After-assembling of valve member 36 andQseat ring 46, the latter is secured to the end edge of valve housing 32 around the opening 35 -thereof,as.by-adhesiveor the like, as shown on FIGS. 6, 7 and 8; Further, the end edge surface of housing 32 around opening 35 is preferably provided with diametrically opposed, inwardly opening recesses-43 (FIGS. 7, 8 and 9) to receive the ears 39 of valve member 36 assembled togetherwith the seat ring 40. The engagement of ears 39 in recesses 43 obviously prevents the passage of valve member portion 37 through slots 42 .into the interior of housing 32 even when the valve member 36 is 'disposed at'a substantial angle relative to the plane of seat ring 46. Further, as shown on FIGS. 6, 7 and 11, a control arm 44 is secured, as by adhesive or other suitable means, to the outer surface of portion 37 ofathe valve'member-and extends substantially at right angles to therocking axis of valve member 36 which corresponds to the diametrical line of division between the portions 37 and 38 of the valve member. The arm 44 has an angled projection-45 extending over the portion 38 of the valve member and being disposed at a substantial angle with respect to the plane of the latter.- The extension 45 of arm 44 is intended to engage seat r 8 of water through valve housing 32 and snorkel tube 16 into the face mask 11. Asthe swimmer descends in a dive,-he may breathe air into the face mask 11 in order toequalize the pressure within the latter with the increased external water pressure, thereby to avoid collapse oi ffsqueeze of the mask upon his face and eyes; This may be done without fear that the valve member 36 will open, as suchvalve memberis a balanced valve, that is, it is pivoted or 'rockably mounted so that the areas of the valve member bisected .by its rocking axis are equal so that the position of the valve'member is not affected by any difierence in' the pressures acting at the inner and outer sidesor surfaces ofi the valve member. Similarly, when the swimmer returns to the surface, a partial vacu: um produced within'the face mask by inhalation of some of the air therein willnot. affect. the return of the valve member saw its open position upon the removal of the valve control body/ 49 from the'waterj It is also to be. noted that the. use of a'rockably mounted, balanced valve member 36 and the mounting of the 7, Permanent magnet 46 on an arm 44 extending beyond member 36 to the position at right angles to the plane of ring 46 at which ears 39 of the valve member can pass through slots 42 and thereby permit disassembly of'the valve member from the seat ring. V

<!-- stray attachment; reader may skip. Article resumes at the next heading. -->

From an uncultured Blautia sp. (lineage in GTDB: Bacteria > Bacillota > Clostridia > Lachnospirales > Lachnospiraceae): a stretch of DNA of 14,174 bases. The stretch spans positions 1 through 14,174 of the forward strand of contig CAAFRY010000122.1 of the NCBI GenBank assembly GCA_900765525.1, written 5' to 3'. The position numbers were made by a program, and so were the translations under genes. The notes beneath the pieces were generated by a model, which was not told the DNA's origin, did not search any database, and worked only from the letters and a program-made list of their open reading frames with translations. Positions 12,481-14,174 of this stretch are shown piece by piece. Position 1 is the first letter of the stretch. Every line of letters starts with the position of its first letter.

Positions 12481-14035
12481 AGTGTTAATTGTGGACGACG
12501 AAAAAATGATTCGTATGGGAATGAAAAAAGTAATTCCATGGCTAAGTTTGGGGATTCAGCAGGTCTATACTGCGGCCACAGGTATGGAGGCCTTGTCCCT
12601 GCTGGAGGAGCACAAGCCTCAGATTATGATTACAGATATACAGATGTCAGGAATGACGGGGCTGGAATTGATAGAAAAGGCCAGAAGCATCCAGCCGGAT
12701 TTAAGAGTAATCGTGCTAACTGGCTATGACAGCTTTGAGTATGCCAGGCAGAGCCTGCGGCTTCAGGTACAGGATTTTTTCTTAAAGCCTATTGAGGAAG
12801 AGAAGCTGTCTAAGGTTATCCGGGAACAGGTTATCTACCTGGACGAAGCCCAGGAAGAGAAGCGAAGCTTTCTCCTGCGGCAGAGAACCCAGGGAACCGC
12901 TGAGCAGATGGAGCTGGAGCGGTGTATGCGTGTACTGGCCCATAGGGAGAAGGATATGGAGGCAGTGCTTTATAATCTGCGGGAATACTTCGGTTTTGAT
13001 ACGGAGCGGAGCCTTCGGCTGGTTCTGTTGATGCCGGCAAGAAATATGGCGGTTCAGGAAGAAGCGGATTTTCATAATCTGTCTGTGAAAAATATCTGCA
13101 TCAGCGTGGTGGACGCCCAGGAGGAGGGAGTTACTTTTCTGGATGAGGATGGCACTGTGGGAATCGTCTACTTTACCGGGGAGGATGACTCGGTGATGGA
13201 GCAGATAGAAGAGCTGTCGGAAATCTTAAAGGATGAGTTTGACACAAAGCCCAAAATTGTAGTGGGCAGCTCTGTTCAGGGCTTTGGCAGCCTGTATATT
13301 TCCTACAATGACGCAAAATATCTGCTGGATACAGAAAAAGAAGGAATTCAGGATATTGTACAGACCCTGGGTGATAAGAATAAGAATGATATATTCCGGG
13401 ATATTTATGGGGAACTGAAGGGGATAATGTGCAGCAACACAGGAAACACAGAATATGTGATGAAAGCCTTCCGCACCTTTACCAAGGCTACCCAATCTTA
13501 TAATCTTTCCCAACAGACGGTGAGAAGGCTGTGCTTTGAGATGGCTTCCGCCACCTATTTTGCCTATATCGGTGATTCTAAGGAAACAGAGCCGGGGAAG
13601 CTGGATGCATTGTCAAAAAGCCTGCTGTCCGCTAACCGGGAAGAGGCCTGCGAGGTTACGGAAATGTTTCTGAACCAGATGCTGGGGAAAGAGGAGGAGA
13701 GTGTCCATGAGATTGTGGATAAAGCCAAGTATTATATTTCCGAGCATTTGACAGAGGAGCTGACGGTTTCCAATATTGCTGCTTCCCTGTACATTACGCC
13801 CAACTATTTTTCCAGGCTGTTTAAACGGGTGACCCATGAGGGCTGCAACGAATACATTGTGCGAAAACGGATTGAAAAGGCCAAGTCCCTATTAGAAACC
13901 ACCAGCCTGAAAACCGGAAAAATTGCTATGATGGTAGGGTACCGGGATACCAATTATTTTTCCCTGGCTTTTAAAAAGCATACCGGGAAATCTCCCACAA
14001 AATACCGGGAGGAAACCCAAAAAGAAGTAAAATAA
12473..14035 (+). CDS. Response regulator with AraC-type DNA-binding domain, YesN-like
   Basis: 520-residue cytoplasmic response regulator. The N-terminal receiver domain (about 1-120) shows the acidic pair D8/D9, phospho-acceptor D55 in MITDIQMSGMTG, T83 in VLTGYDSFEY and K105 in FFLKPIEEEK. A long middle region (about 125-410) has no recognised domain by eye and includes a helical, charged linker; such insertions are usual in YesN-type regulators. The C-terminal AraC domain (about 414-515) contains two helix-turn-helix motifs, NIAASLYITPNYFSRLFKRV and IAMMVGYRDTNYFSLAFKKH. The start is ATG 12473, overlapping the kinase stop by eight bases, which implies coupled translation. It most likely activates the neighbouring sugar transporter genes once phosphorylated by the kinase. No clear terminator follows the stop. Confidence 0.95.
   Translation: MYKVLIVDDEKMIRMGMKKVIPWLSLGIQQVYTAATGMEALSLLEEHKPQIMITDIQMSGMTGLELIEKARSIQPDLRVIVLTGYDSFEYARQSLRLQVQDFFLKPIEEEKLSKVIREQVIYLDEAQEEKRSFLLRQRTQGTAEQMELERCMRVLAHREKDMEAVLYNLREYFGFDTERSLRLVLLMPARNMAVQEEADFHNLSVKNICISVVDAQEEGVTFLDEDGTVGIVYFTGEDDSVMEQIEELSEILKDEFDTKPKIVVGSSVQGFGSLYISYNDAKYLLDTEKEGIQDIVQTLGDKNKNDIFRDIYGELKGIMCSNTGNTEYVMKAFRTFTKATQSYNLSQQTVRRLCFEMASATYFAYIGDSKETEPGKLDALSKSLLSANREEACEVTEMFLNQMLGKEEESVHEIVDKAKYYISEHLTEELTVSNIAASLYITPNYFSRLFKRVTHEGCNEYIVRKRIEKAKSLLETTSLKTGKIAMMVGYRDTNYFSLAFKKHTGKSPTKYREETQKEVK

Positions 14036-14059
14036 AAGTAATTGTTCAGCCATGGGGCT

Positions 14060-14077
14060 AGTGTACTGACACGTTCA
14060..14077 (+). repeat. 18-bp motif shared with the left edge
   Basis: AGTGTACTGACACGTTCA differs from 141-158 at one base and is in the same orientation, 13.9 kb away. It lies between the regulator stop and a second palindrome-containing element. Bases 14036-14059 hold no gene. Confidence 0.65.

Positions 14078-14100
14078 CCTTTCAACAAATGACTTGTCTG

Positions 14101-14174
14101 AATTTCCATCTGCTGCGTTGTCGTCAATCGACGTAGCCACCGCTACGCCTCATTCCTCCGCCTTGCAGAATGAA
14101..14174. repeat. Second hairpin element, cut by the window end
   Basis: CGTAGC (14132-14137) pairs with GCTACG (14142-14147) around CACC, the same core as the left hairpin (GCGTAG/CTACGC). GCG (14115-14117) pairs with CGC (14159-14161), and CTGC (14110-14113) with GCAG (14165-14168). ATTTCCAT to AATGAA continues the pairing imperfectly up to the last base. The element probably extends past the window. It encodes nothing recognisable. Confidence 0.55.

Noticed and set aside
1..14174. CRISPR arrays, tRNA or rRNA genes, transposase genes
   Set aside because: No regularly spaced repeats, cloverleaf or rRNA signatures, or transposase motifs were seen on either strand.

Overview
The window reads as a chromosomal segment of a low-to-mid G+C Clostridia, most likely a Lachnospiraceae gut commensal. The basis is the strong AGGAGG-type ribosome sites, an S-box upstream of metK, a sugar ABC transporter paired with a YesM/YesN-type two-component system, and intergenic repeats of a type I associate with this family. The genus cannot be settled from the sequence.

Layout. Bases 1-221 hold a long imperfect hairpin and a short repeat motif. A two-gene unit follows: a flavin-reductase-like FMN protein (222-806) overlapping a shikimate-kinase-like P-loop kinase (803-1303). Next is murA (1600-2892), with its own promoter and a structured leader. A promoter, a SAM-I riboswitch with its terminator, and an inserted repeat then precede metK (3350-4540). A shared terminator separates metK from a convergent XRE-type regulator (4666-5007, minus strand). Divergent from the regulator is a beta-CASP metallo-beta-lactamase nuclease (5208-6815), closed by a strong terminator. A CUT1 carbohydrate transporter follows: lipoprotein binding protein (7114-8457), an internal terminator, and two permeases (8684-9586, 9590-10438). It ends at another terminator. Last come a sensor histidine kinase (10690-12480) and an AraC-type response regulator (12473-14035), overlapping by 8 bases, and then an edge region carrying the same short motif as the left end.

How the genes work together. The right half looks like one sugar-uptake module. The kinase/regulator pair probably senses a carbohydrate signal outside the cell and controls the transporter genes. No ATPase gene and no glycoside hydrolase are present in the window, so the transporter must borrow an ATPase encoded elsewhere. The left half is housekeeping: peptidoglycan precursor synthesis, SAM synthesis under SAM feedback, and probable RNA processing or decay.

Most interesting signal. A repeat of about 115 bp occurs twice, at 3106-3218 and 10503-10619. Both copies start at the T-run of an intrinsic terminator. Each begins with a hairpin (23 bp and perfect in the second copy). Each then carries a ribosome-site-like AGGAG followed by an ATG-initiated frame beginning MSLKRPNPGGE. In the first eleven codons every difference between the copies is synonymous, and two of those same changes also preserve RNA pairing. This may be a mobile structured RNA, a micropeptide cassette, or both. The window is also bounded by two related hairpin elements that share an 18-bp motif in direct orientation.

The control arm .44Vextends substantially beyond the periphery of valve member and has fixedly secured thereto a permanent magnet 46 whichis attracted by .a .permanent magnet 47 mounted in a projection-48 on valve housing 32. The magnets 46 and 47 are. preferably bar magnets which are oppositely disposed so that the north and south poles of magnet 46 co'nfront'the southand north poles, respectively, of magnet 47, thereby to provide a strong force of magnetic attraction tending to move mag- ,net 46 against magnet 47 for closing valve member 36, as in FIG. 7. Since'magnet 46 is carried by arm 44, the